What is a hand tool, really? What distinguishes a hand tool from a non-hand-tool? We would all agree that a simple chisel or gouge is a hand tool. No worries, there. After that, it starts to get a bit... foggy.
I've been feeling guilty about my electric lathe. It somewhat offends my hand tool ideals. Maybe I should have a foot-powered pole-lathe. That would be a hand tool, right? Or would it? A lathe is a machine. It turns the workpiece so that you can use gouges and chisels (hand tools) to act upon it. So a foot-powered pole-lathe is a body-powered machine, as opposed to an electric machine, but it's still a machine and not a hand tool. In that respect any lathe 'should' offend my hand tool ideals.
I'm safe with the rest of my tools though, right? Hand saws, chisels, mallets, drawknife, spokeshaves... spokeshaves? Yes, spokeshaves are alright, as are hand planes, because although they do the holding of the cutting tool for you, they don't move the cutting tool or workpiece on their own. They're not a machine in that respect. What about an egg-beater drill? Well, an egg-beater drill is a machine. It's a hand-powered machine, but in the purest sense of the word an egg-beater drill is no more a hand-tool than a cordless drill is. I, however, feel that an egg-beater drill is much closer to my hand tool ideals than the cordless drill, so obviously I must not follow the purest sense of the term 'hand tool'.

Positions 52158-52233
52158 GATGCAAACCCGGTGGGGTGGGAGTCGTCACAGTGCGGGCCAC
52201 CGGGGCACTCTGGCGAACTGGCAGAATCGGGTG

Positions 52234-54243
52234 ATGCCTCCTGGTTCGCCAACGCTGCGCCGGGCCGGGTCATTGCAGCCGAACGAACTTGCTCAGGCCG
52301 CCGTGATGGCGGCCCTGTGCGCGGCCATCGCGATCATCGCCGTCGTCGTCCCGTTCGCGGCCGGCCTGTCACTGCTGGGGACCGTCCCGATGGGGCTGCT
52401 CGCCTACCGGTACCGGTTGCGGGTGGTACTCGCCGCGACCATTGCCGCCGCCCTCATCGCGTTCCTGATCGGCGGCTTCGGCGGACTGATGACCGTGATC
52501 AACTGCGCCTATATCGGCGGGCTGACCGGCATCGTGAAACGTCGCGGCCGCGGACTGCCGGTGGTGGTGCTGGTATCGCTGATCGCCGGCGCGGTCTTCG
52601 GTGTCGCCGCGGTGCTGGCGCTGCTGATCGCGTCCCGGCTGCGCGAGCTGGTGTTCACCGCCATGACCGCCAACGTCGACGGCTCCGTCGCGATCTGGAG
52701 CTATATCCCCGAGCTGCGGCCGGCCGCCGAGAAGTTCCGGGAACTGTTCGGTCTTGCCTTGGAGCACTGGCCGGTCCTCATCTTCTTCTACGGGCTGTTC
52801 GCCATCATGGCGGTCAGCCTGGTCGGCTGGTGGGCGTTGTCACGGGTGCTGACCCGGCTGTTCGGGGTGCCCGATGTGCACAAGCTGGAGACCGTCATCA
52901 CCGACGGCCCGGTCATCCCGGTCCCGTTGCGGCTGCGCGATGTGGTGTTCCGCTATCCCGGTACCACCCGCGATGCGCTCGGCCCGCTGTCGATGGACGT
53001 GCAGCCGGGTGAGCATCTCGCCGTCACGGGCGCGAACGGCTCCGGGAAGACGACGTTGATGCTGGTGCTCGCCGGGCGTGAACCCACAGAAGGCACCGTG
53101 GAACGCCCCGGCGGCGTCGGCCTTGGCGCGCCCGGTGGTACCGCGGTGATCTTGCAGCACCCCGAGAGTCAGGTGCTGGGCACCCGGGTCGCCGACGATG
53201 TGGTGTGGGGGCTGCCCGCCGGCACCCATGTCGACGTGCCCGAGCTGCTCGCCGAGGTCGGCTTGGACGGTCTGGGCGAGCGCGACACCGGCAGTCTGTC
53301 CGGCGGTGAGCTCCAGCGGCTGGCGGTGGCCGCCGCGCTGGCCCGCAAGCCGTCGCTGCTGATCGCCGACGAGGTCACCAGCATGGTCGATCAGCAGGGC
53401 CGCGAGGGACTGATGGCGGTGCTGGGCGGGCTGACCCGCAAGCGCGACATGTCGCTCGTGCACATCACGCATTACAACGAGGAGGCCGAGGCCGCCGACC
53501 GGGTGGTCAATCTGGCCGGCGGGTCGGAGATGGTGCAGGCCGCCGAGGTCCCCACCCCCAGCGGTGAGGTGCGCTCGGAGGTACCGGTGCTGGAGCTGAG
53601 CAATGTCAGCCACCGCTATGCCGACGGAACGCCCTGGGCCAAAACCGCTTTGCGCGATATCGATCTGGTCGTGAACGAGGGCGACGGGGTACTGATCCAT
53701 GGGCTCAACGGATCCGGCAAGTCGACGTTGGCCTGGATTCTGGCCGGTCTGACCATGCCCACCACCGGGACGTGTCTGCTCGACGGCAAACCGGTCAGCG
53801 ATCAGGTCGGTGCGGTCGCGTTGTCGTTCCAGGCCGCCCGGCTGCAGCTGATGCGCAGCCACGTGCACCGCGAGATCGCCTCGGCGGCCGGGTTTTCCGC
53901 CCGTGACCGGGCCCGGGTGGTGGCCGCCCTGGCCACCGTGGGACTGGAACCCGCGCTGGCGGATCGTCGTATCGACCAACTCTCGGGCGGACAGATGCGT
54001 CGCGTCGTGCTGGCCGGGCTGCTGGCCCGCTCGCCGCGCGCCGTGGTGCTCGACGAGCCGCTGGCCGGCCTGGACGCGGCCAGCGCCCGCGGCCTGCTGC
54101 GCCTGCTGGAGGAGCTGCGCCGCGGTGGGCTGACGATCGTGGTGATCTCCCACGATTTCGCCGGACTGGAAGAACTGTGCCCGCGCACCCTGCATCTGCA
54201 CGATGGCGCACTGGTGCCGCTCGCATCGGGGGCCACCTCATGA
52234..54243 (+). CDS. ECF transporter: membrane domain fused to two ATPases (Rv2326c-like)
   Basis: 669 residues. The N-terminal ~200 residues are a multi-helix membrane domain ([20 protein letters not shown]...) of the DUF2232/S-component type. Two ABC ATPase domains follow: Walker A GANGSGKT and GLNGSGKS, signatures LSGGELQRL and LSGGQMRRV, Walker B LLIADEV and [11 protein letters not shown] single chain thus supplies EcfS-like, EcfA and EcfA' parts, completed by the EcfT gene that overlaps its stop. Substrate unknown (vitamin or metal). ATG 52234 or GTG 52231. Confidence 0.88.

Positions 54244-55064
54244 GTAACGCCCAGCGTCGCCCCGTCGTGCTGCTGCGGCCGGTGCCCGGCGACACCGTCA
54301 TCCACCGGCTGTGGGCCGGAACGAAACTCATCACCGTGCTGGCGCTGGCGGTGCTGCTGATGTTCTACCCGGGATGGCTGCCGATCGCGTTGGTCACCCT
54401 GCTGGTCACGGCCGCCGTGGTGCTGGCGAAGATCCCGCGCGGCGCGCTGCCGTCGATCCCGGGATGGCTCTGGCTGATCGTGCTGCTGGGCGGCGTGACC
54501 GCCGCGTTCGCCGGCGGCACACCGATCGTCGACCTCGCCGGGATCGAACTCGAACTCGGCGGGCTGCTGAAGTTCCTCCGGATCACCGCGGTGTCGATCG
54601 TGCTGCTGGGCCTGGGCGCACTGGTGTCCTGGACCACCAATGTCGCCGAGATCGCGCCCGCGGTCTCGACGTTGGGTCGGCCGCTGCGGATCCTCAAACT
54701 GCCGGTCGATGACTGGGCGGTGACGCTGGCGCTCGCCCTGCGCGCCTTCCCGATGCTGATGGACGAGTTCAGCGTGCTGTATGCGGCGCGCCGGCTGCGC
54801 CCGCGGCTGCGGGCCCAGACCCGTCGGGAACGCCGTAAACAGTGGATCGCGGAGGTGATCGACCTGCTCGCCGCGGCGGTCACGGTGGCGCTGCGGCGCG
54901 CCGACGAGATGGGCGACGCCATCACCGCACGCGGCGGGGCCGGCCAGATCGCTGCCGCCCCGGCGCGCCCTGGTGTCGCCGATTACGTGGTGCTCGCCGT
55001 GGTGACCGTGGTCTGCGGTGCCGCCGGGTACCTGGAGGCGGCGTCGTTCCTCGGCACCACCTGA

Is it just about the electricity? Is that all it is? If I had a table-saw, planer, band-saw, and all manner of wood-working machinery in a line-shaft-driven shop with a few shetland ponies driving it, would that be a 'hand tool shop'? Obviously not, and yet there would be no electricity.
It's must be the mechanization. The fact that the force of work comes from an agency other than the body of the worker (or at least a human helper). So a great-wheel lathe doesn't greatly offend my ideals, even though the turner isn't powering it (the helper is) but a pole-lathe would be closer to my ideals, because the turner powers the lathe directly. Even closer to my ideals would be a drawknife and shaving horse - bypassing the lathe entirely. What if somebody hooked up a recumbent bicycle to a small lathe such that they can sit and pedal and turn pens or whatever? That would be cool, but is it less of a 'hand tool' than a pole lathe? Is it just the antiquity of the idea that lends respectability to a tool? So are my cutting-edge (har!) Veritas planes less of a hand tool than an old woodie?
These are tricky questions to answer, but the process might be worthwhile.